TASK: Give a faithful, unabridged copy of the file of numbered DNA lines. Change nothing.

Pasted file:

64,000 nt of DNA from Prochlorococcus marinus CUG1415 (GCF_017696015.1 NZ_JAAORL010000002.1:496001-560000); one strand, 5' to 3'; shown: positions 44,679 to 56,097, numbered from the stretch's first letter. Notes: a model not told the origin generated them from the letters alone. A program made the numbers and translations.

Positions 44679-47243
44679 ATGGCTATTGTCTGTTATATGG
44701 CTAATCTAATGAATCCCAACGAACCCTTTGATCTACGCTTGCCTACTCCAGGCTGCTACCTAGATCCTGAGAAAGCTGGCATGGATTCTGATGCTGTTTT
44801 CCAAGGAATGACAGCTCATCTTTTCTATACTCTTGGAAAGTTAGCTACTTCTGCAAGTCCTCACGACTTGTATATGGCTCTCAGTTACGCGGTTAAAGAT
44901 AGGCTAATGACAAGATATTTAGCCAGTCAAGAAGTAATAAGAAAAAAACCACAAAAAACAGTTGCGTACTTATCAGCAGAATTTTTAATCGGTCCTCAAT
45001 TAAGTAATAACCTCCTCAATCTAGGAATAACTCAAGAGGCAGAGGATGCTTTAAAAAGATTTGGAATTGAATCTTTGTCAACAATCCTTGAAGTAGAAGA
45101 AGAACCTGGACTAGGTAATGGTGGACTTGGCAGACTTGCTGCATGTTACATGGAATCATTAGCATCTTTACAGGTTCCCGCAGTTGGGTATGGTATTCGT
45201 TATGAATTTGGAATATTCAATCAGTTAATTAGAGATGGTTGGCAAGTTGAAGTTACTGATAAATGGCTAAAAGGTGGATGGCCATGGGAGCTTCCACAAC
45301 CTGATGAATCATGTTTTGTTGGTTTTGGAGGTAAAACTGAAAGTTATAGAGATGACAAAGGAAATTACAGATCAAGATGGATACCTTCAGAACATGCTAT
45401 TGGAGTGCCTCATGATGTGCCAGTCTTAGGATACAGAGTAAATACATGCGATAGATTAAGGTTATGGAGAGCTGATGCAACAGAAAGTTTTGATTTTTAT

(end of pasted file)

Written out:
64,000 nt of DNA from Prochlorococcus marinus CUG1415 (GCF_017696015.1 NZ_JAAORL010000002.1:496001-560000); one strand, 5' to 3'; shown: positions 44,679 to 56,097, numbered from the stretch's first letter. Notes: a model not told the origin generated them from the letters alone. A program made the numbers and translations.

Positions 44679-47243
44679 ATGGCTATTGTCTGTTATATGG
44701 CTAATCTAATGAATCCCAACGAACCCTTTGATCTACGCTTGCCTACTCCAGGCTGCTACCTAGATCCTGAGAAAGCTGGCATGGATTCTGATGCTGTTTT
44801 CCAAGGAATGACAGCTCATCTTTTCTATACTCTTGGAAAGTTAGCTACTTCTGCAAGTCCTCACGACTTGTATATGGCTCTCAGTTACGCGGTTAAAGAT
44901 AGGCTAATGACAAGATATTTAGCCAGTCAAGAAGTAATAAGAAAAAAACCACAAAAAACAGTTGCGTACTTATCAGCAGAATTTTTAATCGGTCCTCAAT
45001 TAAGTAATAACCTCCTCAATCTAGGAATAACTCAAGAGGCAGAGGATGCTTTAAAAAGATTTGGAATTGAATCTTTGTCAACAATCCTTGAAGTAGAAGA
45101 AGAACCTGGACTAGGTAATGGTGGACTTGGCAGACTTGCTGCATGTTACATGGAATCATTAGCATCTTTACAGGTTCCCGCAGTTGGGTATGGTATTCGT
45201 TATGAATTTGGAATATTCAATCAGTTAATTAGAGATGGTTGGCAAGTTGAAGTTACTGATAAATGGCTAAAAGGTGGATGGCCATGGGAGCTTCCACAAC
45301 CTGATGAATCATGTTTTGTTGGTTTTGGAGGTAAAACTGAAAGTTATAGAGATGACAAAGGAAATTACAGATCAAGATGGATACCTTCAGAACATGCTAT
45401 TGGAGTGCCTCATGATGTGCCAGTCTTAGGATACAGAGTAAATACATGCGATAGATTAAGGTTATGGAGAGCTGATGCAACAGAAAGTTTTGATTTTTAT